Australia

Treasurer nixes regular deeming rate check

Treasurer Josh Frydenberg nixed calls for a change to the way pensioner deeming rates are assessed. (AAP)

Treasurer Josh Frydenberg believes the government has a good system in place to review the pension asset test, arguing it doesn't need to be independent.

Hundreds of thousands of pensioners will soon discover how much extra money they will receive each fortnight, with the Morrison government weighing imminent changes to the income test.

But Treasurer Josh Frydenberg has nixed suggestions the system could soon be kept at arm's length of politicians.

Cabinet's expenditure review committee is now weighing up whether to lower deeming rates, which are used to estimate how much some pensioners are earning on their financial investments.

But Mr Frydenberg rejected calls from peak seniors bodies and MPs to take that process out of the hands of ministers.

"We believe we've got a proper process in place and the minister continues to review it as appropriate," the treasurer told Sky News on Tuesday.

Council on the Ageing chief executive Ian Yates argues the rates should be reviewed every six months against a pre-determined set of benchmarks, similar to how the pension is indexed.

"Why is it that this one component of the pension system, which is deeming rates, is not related to an objective basket of measures that gives us a benchmark to adjust it on?" Mr Yates told AAP.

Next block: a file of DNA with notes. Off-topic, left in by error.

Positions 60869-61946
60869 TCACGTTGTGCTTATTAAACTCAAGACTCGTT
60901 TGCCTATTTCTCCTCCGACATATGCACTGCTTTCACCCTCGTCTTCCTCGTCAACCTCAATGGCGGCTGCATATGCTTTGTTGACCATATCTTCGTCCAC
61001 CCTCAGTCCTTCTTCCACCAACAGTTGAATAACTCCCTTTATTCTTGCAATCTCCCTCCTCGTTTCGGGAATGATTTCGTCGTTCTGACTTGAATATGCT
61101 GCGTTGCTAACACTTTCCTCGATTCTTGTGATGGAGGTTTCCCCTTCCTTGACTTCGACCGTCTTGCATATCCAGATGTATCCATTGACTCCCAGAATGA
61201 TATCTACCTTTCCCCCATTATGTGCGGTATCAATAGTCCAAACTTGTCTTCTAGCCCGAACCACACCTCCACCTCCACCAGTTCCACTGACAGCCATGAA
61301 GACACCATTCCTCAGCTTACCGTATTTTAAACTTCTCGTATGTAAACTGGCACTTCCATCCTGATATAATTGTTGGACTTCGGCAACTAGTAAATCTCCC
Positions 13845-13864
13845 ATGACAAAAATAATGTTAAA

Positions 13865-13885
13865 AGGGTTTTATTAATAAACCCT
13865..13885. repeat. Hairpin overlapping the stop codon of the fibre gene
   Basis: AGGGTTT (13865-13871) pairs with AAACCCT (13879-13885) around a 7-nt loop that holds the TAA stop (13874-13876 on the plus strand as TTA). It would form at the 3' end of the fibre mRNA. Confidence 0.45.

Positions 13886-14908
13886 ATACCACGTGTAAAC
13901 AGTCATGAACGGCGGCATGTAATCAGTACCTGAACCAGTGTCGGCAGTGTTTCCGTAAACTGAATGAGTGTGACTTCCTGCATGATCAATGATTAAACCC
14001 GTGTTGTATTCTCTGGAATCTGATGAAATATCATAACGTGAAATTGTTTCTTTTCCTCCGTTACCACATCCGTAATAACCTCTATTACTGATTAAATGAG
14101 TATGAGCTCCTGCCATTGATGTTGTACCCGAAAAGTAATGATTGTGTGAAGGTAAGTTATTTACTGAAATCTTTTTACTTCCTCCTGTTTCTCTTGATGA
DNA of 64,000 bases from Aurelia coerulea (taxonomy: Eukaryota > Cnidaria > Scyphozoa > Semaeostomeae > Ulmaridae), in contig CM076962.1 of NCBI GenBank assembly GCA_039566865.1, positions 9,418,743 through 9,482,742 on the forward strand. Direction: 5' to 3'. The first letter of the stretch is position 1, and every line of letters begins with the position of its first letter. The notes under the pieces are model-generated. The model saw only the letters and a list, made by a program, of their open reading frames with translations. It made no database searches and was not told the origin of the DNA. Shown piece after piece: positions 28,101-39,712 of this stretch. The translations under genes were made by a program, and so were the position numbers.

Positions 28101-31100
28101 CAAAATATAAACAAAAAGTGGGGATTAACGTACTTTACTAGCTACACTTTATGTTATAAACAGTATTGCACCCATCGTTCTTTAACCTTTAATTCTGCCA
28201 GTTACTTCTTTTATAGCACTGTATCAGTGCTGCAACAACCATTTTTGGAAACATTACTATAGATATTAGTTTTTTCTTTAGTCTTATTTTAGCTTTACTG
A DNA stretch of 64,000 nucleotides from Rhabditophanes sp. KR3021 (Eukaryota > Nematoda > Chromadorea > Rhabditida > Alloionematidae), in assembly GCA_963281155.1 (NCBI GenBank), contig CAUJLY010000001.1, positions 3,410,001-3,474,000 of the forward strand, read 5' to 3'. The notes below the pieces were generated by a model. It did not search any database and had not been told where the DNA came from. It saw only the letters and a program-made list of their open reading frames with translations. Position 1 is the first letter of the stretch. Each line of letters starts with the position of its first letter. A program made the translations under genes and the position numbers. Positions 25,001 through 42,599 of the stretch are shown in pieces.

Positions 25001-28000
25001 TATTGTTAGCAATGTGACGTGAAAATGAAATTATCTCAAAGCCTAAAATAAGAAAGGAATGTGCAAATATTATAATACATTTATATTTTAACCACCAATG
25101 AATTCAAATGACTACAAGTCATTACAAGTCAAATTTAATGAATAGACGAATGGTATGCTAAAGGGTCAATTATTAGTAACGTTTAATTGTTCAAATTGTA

"It would take the uncertainty for a part-pensioner out of what they're going to earn."

Labor says it's long past time the government acted.

"Scott Morrison and Josh Frydenberg don't deserve a pat on the back for looking into deeming rates, they deserve a kick in the backside," shadow treasurer Jim Chalmers told reporters in Brisbane.

He said the too-high rate had "smashed the household budgets of thousands of Australian pensioners".

The deeming rates were last dropped in 2015 and are as high as 3.25 per cent, depending on individual circumstances.

For those with smaller financial holdings, the rate is 1.75 per cent.

Those changes were worth about $83 a year to more than 770,000 part-pensioners.

Since then, the Reserve Bank of Australia has cut the official cash rate five times to a new record low of one per cent, meaning savings stashed in bank accounts are earning less interest.

But Mr Frydenberg said it didn't necessarily follow that the deeming rate should also drop by 1.25 points since it applies to a whole range of financial assets.

"It's not a straight-line equation, it's not about looking what has the interest rate done and then reducing the deeming rate the same amount," he told reporters.

"For example if you've got shareholdings - I mean, the ASX 200 shares have gone up around 12 per cent over the last 12 months."

Deeming rates affect about one-in-four pensioners.

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